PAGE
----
Music at Paddocks
Why is Music important? - Our Curriculum Intent
The intention of music at Paddocks is first and foremost to help children to feel that they are musical, and to develop a life-long love of music. In lessons, children are introduced to music from all around the world and across generations, teaching children to respect and appreciate music. They become confident performers, composers and listeners. Through music, our curriculum helps children to develop the skills, attitudes and attributes that can support learning in other national curriculum subjects as well as in their general lives beyond school. This includes listening skills, the ability to concentrate, creativity, intuitions, aesthetic sensitivity, perseverance, the ability to work in a group, self-confidence and sensitivity towards others.
Music is an essential part of life, integral to the development of the whole person. We believe that the opportunity to engage in musical experiences is crucial for this development. Learning music develops all aspects of a child’s learning, from the physical action of using an instrument to the mathematical skills needed to keep a pulse. These abilities are directly transferable to other areas of the curriculum, allowing them to flourish, and will be invaluable in their future life.
What does Music look like at Paddocks? - Our Curriculum Implementation
At Paddocks, we take a holistic approach to music, in which the individual strands of performing, listening, composing, the history of music and the inter-related dimensions of music are woven together to create engaging and enriching learning experiences. Music is taught weekly and follows the Kapow Primary scheme which follows the spiral curriculum model where previous skills and knowledge are returned to and built upon. Children progress in terms of tackling more complex tasks and doing more simple tasks better, as well as developing understanding and knowledge of the history of music, staff and other musical notations, as well as the interrelated dimensions of music and more. In each lesson, pupils participate in musical activities drawn from a range of styles and traditions. Lessons incorporate a range of teaching strategies from independent tasks, paired and group work as well as improvisation and teacher-led performances. The lessons are differentiated to ensure that they can be accessed by all pupils and opportunities to stretch pupils’ learning is incorporated within most lessons.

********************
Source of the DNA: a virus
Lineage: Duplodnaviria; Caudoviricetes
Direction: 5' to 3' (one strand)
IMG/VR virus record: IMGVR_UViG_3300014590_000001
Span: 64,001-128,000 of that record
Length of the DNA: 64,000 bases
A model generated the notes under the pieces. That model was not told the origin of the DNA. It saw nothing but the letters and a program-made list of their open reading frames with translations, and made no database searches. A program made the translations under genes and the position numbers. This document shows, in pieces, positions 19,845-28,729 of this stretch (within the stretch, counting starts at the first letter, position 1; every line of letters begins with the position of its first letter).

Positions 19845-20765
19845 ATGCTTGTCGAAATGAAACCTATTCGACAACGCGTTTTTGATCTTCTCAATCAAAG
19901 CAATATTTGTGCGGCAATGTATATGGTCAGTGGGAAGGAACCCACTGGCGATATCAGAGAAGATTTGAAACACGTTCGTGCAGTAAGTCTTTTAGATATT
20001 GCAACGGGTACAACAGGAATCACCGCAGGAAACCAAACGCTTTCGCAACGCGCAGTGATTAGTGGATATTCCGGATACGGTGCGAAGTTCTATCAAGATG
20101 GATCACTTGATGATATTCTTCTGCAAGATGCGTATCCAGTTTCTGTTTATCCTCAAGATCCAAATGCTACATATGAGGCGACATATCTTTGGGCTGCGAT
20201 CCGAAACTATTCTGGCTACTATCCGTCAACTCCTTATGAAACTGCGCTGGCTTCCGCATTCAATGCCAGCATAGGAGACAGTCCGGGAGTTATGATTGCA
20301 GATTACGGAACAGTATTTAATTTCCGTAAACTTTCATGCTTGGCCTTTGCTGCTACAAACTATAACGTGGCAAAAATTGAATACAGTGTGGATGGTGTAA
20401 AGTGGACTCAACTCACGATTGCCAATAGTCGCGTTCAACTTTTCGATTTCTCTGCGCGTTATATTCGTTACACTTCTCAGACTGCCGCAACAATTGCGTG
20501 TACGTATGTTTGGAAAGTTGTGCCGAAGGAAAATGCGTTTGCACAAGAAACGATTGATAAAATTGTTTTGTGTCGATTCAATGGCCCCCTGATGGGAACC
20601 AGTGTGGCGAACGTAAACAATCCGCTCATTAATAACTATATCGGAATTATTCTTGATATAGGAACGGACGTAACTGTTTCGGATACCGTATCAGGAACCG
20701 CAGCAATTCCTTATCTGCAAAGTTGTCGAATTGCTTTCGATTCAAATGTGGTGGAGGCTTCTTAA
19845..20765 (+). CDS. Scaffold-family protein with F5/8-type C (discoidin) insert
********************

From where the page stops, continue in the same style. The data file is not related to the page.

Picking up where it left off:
All year 4 children are taught guitar by a peripatetic teacher through the WCET scheme. There are opportunities for children throughout the school to join either the KS1 or KS2 choirs which meet weekly. Years 5 and 6 children can also join an African drumming group. As part of Golden Time, there is also opportunities for children to join in musical activities ranging from singing to playing instruments. All children take part in performances and concerts during the school year, KS1 Nativity, Years 3/4/5 performance and Year 6 End of year production. The whole school joins together in a weekly singing assembly led by a music specialist.
What do our pupils think? - Our Curriculum Impact
“It’s exciting learning the guitar because you get to play and learn new pieces.”
“I enjoy listening to fast music that makes me think about people running away.
“ We’ve learnt to play some notes on our glockenspiels and what a rest is. It’s quite tricky because I’ve never done it before.”
“ It’s good fun when we sing in assembly. We used instruments in class to tell a story. It was fun.”
The impact of the curriculum is constantly monitored through both formative and summative assessment opportunities, provided through the Scheme of Work. Pupils should leave Paddocks equipped with a range of skills to enable them to succeed in their secondary education and be able to enjoy and appreciate music throughout their lives.